Is FAR price clause really necessary?
- By Matthew Weigelt
- Aug 19, 2008
It's a myth that requiring companies to compete for task orders ensures that agencies get fair and reasonable prices for products and services, an official said today.
The Federal Acquisition Regulation doesn't require competition at the task-order level except under certain circumstances, said Maureen Regan, counselor to the Veterans Affairs Department's inspector general. Therefore, the FAR's price-reduction clause, which requires vendors to give the government the same price it offers its other customers, is necessary to ensure that the government gets fair and reasonable prices from vendors, she said.
Regan spoke today before the Multiple Award Schedule Advisory Panel
, which is debating the usefulness of the clause.
If the panel recommends dropping the clause, Regan suggested limiting contracts to no more than three years and requiring competition for all buys from General Services Administration schedule contracts.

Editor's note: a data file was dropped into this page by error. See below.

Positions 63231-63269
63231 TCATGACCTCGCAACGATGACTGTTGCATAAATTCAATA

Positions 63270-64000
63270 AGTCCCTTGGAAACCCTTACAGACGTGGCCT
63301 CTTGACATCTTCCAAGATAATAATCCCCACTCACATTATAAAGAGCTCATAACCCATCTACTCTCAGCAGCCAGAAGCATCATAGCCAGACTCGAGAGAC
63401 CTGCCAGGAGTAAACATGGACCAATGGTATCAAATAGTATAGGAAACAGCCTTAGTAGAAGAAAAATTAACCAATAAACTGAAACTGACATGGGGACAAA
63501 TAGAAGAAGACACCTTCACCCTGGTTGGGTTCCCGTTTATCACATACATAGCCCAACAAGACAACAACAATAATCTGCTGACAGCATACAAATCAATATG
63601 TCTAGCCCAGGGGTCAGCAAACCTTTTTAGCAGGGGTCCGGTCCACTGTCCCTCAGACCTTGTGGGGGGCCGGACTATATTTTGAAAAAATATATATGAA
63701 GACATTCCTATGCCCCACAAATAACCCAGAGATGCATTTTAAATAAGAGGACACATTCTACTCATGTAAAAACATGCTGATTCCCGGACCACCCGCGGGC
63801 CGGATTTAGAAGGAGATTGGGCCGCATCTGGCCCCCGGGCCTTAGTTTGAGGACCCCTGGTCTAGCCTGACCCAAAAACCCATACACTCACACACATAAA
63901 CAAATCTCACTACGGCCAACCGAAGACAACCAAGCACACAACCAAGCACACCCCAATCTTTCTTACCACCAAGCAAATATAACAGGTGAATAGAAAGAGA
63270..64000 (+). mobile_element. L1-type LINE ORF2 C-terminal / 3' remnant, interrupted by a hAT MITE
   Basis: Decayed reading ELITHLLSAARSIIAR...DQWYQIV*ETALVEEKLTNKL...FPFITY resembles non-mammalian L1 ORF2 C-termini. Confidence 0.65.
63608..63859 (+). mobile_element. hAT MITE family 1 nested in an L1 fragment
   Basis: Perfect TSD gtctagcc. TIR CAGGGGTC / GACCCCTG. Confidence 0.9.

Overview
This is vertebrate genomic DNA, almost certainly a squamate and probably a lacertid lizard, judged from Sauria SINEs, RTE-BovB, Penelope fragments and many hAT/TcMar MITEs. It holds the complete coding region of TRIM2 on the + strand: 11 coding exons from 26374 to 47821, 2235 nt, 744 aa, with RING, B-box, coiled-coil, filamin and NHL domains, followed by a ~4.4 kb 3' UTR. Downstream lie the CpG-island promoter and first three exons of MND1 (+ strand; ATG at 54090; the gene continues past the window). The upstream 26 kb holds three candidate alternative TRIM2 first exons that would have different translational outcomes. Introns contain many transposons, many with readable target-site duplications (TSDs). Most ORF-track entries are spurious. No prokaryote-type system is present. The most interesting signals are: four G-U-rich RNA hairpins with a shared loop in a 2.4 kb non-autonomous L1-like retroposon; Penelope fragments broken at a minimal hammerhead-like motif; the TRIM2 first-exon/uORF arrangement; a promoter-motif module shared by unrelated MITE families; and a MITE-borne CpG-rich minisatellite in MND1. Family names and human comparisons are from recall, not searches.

Some industry leaders do not support the clause, and several contracting officers at the General Services Administration have questioned whether it adds value to the multiple-award schedule program because companies must also compete for task orders.
David Bibb, GSA's acting administrator, said the clause has created problems for the agency. Several major contract holders have left the schedule program, in part because of the clause. He said getting the best price is a worthy goal, but "we want to make sure that's not done in a burdensome way for everybody."
Also, panel members decided to hold meetings on Sept. 19, Sept. 22, Oct. 6 and Oct. 27.Matthew Weigelt writes for Federal Computer Week
, an 1105 Government Information Group publication
Matthew Weigelt is a freelance journalist who writes about acquisition and procurement.